01-24-2020  3:59 pm   •   PDX Weather    •   SEA weather  
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NORTHWEST NEWS

PCC Cascade Expands its Food Pantry for Students

The majority of PCC students are food insecure, with up to 15% homeless

Controversial Washington Lawmaker Spreads Views Across West

Republican Rep. Matt Shea was suspended from the Republican caucus in the wake of a December report that found he was involved in anti-government activities and several lawmakers have called on him to resign, something he says he will not do

2020 Census Begins in Remote Toksook Bay, Alaska

Census takers begin counting remainder of 220 remote Alaska villages as part of national headcount

St. Andrew Parish Presents 2020 Martin Luther King, Jr. Awards

The awards are given to people whose service embodies the values of Dr. King, who used nonviolence, civil disobedience, and Christian teaching to advance the cause of civil rights in America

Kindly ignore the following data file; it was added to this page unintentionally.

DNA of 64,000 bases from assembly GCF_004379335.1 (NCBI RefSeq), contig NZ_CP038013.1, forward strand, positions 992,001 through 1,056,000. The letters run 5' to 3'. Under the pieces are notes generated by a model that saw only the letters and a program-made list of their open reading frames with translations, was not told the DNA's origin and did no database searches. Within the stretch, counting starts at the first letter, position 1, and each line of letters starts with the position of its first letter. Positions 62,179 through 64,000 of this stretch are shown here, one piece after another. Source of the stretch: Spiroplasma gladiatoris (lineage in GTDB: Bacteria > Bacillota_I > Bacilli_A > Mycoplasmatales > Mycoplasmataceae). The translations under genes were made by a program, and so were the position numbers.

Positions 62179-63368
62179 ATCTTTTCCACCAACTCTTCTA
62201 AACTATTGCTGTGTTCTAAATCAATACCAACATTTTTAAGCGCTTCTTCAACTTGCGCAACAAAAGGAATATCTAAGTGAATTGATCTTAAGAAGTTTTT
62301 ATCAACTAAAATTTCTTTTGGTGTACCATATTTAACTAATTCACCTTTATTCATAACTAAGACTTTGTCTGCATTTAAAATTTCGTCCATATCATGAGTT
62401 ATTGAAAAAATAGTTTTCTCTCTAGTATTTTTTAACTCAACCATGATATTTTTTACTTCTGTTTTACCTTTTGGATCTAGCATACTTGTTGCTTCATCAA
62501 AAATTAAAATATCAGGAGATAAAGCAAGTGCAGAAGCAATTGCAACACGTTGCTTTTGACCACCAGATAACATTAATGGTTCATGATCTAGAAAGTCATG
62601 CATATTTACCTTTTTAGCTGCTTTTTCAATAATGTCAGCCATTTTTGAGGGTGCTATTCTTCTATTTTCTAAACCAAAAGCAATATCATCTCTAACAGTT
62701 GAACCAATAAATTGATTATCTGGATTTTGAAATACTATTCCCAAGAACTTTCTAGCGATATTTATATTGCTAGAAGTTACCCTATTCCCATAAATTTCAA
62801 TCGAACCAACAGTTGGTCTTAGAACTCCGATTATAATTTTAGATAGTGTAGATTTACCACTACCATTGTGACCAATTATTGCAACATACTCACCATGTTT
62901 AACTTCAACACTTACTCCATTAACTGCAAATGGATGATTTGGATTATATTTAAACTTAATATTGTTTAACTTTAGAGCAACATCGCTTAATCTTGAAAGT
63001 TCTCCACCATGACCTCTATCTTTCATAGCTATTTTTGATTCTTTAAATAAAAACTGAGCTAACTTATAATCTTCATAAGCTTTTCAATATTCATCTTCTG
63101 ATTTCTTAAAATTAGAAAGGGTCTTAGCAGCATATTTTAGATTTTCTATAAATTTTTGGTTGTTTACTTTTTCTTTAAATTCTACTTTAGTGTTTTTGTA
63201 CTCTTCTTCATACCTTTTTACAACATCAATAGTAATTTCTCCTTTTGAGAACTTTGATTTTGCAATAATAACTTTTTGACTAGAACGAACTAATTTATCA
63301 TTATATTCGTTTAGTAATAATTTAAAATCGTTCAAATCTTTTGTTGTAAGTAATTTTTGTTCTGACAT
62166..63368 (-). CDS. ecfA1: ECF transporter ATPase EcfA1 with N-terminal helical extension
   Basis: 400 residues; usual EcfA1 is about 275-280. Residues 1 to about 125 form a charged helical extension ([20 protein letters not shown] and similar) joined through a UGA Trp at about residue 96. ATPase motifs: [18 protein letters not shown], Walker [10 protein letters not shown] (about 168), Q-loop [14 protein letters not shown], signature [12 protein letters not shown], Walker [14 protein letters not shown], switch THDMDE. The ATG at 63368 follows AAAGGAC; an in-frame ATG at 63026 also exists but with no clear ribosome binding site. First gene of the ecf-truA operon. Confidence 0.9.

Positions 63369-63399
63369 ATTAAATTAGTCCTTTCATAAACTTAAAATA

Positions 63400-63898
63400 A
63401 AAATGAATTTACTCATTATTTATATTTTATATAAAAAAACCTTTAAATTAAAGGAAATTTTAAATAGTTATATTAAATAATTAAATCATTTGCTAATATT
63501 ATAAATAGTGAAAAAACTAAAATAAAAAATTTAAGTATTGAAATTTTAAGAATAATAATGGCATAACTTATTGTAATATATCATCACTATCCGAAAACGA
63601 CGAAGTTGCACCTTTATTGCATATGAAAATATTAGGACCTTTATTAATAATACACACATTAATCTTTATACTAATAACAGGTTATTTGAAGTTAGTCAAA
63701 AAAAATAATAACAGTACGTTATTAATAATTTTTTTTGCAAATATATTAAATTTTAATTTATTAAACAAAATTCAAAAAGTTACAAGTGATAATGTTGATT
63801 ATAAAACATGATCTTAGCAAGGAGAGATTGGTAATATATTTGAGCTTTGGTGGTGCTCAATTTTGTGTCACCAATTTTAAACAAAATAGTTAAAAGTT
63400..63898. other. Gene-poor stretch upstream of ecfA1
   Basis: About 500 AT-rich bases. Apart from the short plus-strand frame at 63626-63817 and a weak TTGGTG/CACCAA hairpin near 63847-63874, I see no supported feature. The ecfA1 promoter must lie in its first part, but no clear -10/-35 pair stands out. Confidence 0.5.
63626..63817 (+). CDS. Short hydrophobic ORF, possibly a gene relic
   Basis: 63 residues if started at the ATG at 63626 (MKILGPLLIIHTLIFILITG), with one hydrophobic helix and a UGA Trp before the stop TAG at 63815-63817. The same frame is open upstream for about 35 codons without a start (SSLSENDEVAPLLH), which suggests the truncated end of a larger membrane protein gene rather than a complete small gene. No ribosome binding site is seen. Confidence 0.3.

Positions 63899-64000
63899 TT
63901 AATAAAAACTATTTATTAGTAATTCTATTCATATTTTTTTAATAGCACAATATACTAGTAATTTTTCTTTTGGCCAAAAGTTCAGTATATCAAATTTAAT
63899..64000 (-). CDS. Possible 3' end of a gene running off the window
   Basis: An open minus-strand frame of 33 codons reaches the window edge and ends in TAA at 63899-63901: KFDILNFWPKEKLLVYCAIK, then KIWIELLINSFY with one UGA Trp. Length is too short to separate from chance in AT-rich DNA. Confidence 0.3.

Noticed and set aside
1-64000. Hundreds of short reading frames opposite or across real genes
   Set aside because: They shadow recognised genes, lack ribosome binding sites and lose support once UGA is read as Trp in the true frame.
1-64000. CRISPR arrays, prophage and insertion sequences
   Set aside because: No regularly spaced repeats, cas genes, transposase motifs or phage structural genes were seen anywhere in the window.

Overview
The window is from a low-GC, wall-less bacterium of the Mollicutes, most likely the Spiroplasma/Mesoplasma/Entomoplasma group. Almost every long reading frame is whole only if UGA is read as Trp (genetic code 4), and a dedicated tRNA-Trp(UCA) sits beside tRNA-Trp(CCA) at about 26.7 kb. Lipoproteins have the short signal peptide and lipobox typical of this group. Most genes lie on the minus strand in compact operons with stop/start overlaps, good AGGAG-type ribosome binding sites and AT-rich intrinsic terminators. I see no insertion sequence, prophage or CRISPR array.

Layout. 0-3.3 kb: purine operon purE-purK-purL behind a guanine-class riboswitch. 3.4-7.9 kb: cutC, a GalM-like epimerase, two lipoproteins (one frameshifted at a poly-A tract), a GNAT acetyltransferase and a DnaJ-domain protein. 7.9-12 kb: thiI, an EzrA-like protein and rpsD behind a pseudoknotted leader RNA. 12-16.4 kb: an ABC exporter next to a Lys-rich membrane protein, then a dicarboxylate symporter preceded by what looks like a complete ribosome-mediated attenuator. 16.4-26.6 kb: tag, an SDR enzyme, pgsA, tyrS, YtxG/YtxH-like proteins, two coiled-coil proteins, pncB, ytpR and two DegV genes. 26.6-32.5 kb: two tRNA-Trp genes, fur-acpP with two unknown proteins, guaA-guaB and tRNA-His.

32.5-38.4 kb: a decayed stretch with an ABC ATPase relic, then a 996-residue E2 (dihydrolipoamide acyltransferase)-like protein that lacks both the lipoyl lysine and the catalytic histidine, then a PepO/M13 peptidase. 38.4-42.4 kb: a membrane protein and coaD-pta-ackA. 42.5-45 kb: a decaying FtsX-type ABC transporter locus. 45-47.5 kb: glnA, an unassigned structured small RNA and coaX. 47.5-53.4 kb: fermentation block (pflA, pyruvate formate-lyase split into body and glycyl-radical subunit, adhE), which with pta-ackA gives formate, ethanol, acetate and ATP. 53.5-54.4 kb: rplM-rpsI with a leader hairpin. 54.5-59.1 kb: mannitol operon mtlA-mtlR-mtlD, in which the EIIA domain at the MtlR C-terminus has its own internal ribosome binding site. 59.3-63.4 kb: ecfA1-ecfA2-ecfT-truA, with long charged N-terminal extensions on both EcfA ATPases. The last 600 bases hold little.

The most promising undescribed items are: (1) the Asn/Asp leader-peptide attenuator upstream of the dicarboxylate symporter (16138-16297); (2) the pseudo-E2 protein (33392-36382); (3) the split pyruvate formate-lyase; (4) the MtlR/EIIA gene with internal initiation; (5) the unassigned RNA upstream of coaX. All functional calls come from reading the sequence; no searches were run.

NEWS BRIEFS

States Sue Trump Administration Over New 3D-Printed Gun Rule

The administration’s latest rule allows 3D-printed gun files to be released on the internet ...

Shari's Restaurants Celebrate National Pie Day

Receive a free slice of pie with any entrée purchase at participating Shari's locations from 4 p.m. till 10 p.m. on Thursday, Jan....

Nashville Airport Store Seeks Works by African American Authors

The store, a namesake project of Mrs. Rosetta Miller-Perry and The Tennessee Tribune, will open March 2020 ...

Annual “Salute to Greatness” Luncheon Celebrating Students, Community & Civic Leaders

Keynote Speaker: Ms. Rukaiyah Adams, Chair of Oregon Investment Council & Chief Investment Officer at Meyer Memorial Trust....

Grant High School Students to Read Their Own Work at Broadway Books

Local author and writing instructor Joanna Rose will lead thegroup of young writers at the event to be held on Wednesday, January 22 ...

Energy firm withdraws permit application for Oregon pipeline

SALEM, Ore. (AP) — A Canadian energy company on has withdrawn its application for a state permit for a controversial natural gas pipeline and export terminal in Oregon, and a project spokesman said Friday it is instead awaiting possible federal approval. The proposed natural gas terminal and...